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Gualdo Tadino is a small town in Umbria, located at the western foot of the Apennines. Historical information on the ancient city of the Umbrians is absent, and with regard to "Tadinum" of Roman times it was probably just a "vicus" [staging post] of little importance, so much so that it was mentioned by only a few ancient authors.
Roman era in Giualdo Tadino
It was rightly pointed out by S. Borgia:
"[...] Tadino, although located in the Flaminia Road, was only mentioned by Pliny the Elder and Procopius (500-565 AD); it was not mentioned by Strabo (64 BC-24 AD), Ptolemy (90-168 AD), Pomponius Mela (died 45 AD) , Stephen of Byzantium (6th century AD) and the Itinerary of Antoninus (sixth-century AD) (...) that leads me to believe that Tadino was not among the most illustrious and conspicuous cities of Umbria [...]" .
The city was definitely a Prefecture, and according to other scholars also a municipium, but it is doubtful. Bradley was more likely since he wrote that:
“the absorption of Tadinum into the Roman State at the time of the Roman conquest has interesting implications, if correct (...) the tribe of Tadinum is not otherwise known; only Iguvium of the surrounding states was in the Clustumina recorded on the inscription but 'quattuorviri' seem to have been the chief magistrates here." .
However, the Roman conquest implied a significant economic development of the city, due to the presence of the Flaminia Road. According to traditional data, Tadino was taken and destroyed by Hannibal (247-182 BC) during the Battle of the Trasimene (217 BC), and during the Civil Wars (49 to 48 BC), it was sacked by Julius Caesar (100-44 BC) for its alliance with Gnaeus Pompeius (106-48 BC).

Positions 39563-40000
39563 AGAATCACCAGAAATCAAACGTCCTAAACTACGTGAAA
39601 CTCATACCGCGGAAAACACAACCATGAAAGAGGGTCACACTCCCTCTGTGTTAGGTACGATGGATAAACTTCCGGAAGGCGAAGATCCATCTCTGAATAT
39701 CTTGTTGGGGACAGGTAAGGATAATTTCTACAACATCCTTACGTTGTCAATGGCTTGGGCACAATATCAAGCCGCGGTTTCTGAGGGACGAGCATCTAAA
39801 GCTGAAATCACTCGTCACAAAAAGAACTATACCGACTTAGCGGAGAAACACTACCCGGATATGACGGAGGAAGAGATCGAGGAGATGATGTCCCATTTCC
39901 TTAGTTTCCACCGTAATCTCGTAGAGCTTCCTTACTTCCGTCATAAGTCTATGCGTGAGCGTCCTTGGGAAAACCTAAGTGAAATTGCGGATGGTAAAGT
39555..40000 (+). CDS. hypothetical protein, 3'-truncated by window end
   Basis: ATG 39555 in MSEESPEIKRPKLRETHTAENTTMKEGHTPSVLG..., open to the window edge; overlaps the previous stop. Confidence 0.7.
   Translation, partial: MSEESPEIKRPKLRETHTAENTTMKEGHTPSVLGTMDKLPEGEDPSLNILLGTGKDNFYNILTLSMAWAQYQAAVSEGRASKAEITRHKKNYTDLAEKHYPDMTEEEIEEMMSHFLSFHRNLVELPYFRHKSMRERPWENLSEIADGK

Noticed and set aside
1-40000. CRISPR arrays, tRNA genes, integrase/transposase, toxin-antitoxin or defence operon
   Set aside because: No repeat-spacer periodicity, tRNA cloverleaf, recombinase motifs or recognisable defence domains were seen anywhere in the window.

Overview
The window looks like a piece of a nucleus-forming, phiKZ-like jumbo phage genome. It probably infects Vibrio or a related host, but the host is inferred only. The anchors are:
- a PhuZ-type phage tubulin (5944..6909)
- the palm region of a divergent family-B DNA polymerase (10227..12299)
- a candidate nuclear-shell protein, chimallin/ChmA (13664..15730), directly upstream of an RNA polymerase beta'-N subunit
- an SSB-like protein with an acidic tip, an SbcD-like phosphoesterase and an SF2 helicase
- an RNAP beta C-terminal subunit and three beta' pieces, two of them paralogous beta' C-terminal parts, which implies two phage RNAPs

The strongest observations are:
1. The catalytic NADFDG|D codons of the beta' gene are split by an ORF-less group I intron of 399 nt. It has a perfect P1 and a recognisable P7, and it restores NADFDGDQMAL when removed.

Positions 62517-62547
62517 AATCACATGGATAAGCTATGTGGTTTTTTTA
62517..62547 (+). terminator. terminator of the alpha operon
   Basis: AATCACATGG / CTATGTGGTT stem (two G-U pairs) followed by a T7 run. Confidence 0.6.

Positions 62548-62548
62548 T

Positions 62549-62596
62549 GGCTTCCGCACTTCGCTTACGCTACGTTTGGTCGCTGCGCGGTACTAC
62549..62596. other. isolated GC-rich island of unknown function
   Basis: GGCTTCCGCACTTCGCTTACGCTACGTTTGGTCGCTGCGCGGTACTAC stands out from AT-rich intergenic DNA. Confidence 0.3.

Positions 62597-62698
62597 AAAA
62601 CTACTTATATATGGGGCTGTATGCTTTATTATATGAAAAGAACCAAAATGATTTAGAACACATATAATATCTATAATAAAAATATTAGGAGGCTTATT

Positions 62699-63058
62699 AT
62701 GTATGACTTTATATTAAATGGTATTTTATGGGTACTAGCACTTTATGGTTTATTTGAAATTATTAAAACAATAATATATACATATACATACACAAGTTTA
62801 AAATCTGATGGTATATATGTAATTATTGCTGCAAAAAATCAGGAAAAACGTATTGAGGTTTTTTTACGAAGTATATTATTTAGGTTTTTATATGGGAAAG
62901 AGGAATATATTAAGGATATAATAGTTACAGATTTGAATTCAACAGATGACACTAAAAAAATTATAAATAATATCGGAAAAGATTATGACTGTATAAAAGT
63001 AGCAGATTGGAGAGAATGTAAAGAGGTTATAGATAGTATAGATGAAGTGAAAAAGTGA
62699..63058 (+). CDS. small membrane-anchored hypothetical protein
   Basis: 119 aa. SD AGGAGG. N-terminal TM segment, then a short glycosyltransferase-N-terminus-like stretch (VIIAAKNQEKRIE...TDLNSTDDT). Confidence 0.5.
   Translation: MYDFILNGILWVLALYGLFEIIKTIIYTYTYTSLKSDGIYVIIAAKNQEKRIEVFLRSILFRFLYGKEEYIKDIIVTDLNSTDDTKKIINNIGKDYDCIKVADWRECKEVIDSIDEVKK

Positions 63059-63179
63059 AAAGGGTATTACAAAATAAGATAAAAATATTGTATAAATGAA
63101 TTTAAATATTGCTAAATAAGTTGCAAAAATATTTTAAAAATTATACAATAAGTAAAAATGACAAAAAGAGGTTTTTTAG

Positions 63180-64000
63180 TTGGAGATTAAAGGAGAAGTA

Tadino after the Romans
With the fall of the Roman Empire Tadinum was subject to the Barbarian incursions, and was destroyed by the Goths in 552 AD (not far from Gualdo Tadino the battle between Narses and the Goths of Totila is presumed to have taken place).
With the advent of the Lombards, Tadinum was taken away and absorbed into the Duchy of Spoleto. Later the city was ruled by the Franks (774 AD), and finally by Otto III (980-1002 AD), under whose rule the city was destroyed and the inhabitants were dispersed.
Gualdo was rebuilt and equipped with a castle in the 13th century under the protection of the Monastery of St. Benedict:
“the inhabitants built a small castle in a land already known in ancient times as Gualdo, near the Monastery of St. Benedict" .
The inhabitants were constantly at the mercy of the aims of the local feudal lords, so they decided to leave the village built around the ancient Abbey to build another village near the “Rocca Flea” in the Gorgo Valley, or Valley of Saint Marzio, where there was built a castle called Gualdo. Shortly afterwards, for reasons of safety, Gualdo gave in to nearby Perugia.
In 1237, a fire devastated the town, which was rebuilt farther down the hill called the "Hill of St. Angel", on which the modern town is situated. At the time of Frederick II (1194-1250), Gualdo rallied to his side, and the Emperor showed his gratitude with various privileges, and thanks to which the city grew with the construction of the castle walls, which were reinforced by deep moats and towers, of which there are even today many remains.
There were four Gates of Gualdo and each took its name from a Church that existed outside these walls, namely S. Facondino, S. Martino, S. Donato and S. Benedict.
Gualdo in the following years was again subject to rule by Perugia until 1469, but because of the strategic importance of its area, it was incorporated in the State of the Church with Pope Leo X (1475-1521) in 1513. Pope Gregory XVI (1765-1846) granted it the title of city, adding to "Gualdo" the ancient name of "Tadino."
The city was ruled by the State of the Church until the Unification of Italy in 1861.